ABN AMRO pioneers human rights data collection on TikTok

Investors are finding innovative ways to combat challenges in collecting social data.

ABN AMRO Bank is building on research connecting with “seafarer influencers” on TikTok to explore conditions in the global transport and logistics sectors, one of its business and human rights advisers explained to Responsible Investor.

Emmelie Claessens initially joined the Dutch bank as an intern while working on her Master’s thesis earlier this year.

“We wanted to do research on social issues for seafarers,” she told RI. “Environmental issues have had a lot of focus, but social not so much. We wanted to get insight from workers and to hear the perspectives of the seafarers.” 

During Claessens’ initial research she realised that a lot of seafarers – especially in the Philippines and India – are heavy users of YouTube and TikTok.  

“So I searched on these platforms for words like ‘pinoy seafarer’, ‘Filipino seafarer’, ‘seaman,'” she said. “I then reached out to those with lots of followers. They have a bigger platform, and this led to a snowball effects as they sent the questionnaire to other seafarers. I contacted at least 130 people.”

After the surveys, she contacted human rights defenders, NGOs, multilateral organisations and shipping representatives, and even went on board two vessels in the Netherlands to “actually see the ships”.

“ABN Amro was able to create awareness about the issues and I am still in contact with some stakeholders,” Claessens said.

Claessens, who was hired by the Dutch bank following her internship, said next steps are being worked out as they speak to more people in the shipping sector.

However, she sees broader applications for her research, noting that social media could be used for many sectors and themes to collect social data on issues, which is widely seen as more challenging to source than environmental data.

“It’s really useful,” she said. “Social media has so much data and information. Of course, we need to be careful with data, privacy and fake news, but I think it would be good as a resource in future research and projects.” 

As more work is done using social media, she noted, institutions will be able to work out regional and sector preferences when it comes to posting about issues. “For example, in the Philippines there was a lot on Facebook, YouTube, and TikTok, but elsewhere it could be Snapchat or Instagram,” she said. 

Data challenge

The challenges that financial institutions face in relation to social and human rights data were recently examined in a joint report by the UN’s PRI and Shift, a US-based not for profit organisation working with investors, banks, companies and standard setters to implement the UN Guiding Principles on Business and Human Rights.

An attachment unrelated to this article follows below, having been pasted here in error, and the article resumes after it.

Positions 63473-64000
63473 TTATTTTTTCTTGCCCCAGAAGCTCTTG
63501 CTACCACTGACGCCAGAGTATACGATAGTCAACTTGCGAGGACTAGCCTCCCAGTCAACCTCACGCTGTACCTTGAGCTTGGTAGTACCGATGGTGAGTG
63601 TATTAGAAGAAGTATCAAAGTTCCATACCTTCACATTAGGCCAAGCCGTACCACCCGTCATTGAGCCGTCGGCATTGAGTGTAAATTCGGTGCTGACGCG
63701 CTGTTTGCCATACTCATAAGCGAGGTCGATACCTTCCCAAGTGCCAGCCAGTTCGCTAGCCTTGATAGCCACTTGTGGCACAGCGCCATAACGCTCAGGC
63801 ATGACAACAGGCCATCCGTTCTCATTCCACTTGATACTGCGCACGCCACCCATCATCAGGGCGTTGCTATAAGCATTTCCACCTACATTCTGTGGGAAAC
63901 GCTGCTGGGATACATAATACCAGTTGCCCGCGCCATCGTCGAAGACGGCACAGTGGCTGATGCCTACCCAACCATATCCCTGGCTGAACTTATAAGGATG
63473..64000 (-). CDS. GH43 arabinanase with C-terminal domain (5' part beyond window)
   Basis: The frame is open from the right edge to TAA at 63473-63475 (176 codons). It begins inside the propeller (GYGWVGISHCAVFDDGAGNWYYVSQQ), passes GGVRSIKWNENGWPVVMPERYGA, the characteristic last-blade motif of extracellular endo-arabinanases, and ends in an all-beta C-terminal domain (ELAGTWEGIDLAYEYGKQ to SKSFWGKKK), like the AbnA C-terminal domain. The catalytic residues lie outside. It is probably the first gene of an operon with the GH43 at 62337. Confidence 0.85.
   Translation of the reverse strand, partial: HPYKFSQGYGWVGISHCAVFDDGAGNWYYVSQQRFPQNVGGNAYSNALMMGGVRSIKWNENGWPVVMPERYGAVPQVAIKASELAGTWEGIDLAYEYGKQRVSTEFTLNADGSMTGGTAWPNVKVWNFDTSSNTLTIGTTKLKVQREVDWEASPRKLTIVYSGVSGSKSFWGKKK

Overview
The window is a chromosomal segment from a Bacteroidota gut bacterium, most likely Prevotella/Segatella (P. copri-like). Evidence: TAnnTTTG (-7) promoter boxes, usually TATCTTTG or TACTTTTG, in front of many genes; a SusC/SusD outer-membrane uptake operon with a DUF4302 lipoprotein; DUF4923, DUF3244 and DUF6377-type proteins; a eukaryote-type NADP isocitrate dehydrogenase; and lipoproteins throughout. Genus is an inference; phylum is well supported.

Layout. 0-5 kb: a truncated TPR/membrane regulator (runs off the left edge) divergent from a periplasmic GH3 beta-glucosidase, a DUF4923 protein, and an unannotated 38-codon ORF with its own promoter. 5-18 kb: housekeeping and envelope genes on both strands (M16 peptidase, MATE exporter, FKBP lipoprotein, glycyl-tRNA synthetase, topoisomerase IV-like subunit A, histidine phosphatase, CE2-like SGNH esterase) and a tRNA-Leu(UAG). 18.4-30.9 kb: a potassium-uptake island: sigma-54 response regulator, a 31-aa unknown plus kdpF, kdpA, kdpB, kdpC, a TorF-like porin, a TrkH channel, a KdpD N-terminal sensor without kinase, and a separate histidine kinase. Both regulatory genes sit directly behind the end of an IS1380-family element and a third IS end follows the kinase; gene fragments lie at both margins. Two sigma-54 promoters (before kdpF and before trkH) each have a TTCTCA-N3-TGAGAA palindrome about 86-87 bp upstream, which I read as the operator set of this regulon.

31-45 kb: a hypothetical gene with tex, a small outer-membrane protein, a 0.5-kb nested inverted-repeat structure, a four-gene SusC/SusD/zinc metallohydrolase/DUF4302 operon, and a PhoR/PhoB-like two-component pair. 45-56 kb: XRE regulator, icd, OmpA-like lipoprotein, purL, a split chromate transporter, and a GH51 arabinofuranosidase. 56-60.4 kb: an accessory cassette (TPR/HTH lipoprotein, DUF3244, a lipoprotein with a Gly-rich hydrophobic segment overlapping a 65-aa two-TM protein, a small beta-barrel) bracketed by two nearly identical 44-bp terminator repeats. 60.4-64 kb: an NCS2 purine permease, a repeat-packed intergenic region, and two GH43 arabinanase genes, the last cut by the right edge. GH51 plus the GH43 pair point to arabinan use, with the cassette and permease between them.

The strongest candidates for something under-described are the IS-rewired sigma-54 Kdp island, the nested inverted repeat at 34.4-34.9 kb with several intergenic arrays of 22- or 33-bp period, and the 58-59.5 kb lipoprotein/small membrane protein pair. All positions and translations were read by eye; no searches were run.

As part of the work, Shift interviewed two commercial data providers and 15 asset owner and asset manager PRI signatories. 

The report found that, despite increasing focus by investors on social issues, there are gaps in terms of available information and reliable sources – and where this information is available, it can be difficult to access and process at scale.

At the same time, the authors flagged innovative ways in which investors have been trying to collect relevant data. Among these examples was the work of ABN Amro, referred to in the report as a “Dutch bank”. 

On the use of social media, the report said investors are beginning to use platforms to get insight into the perspectives of employees and other stakeholders about a specific company or issue in a local context.  

Nikolaj Halkjaer Pedersen, PRI’s senior lead at human rights and social issues, told RI: “Generally, this information is being used to better understand the risk profile of a company, and therefore would complement corporate disclosures or other data points on the company by ESG data providers, civil society organisations or others.” 

On other methods, the PRI’s report said that one investor is “experimenting with analysing business model-driven risks to people as part of its screening process”.  

This has involved combining a proprietary data set – which classifies more than 14,000 companies based on declared sources of revenue – with a publicly available list of business model features that increase risks to human rights.  

As an example, the report points to the fast-fashion business model, “which typically perpetuates purchasing practices that increase labour rights risks within a company’s supply chain”. 

Pedersen said the investor in question is a “very large asset owner with a global, multi-sector portfolio”. 

Another investor – along with peers – is in discussion with the Business and Human Rights Resource Centre (BHRRC) about an investor-focused Application Programme Interface (API).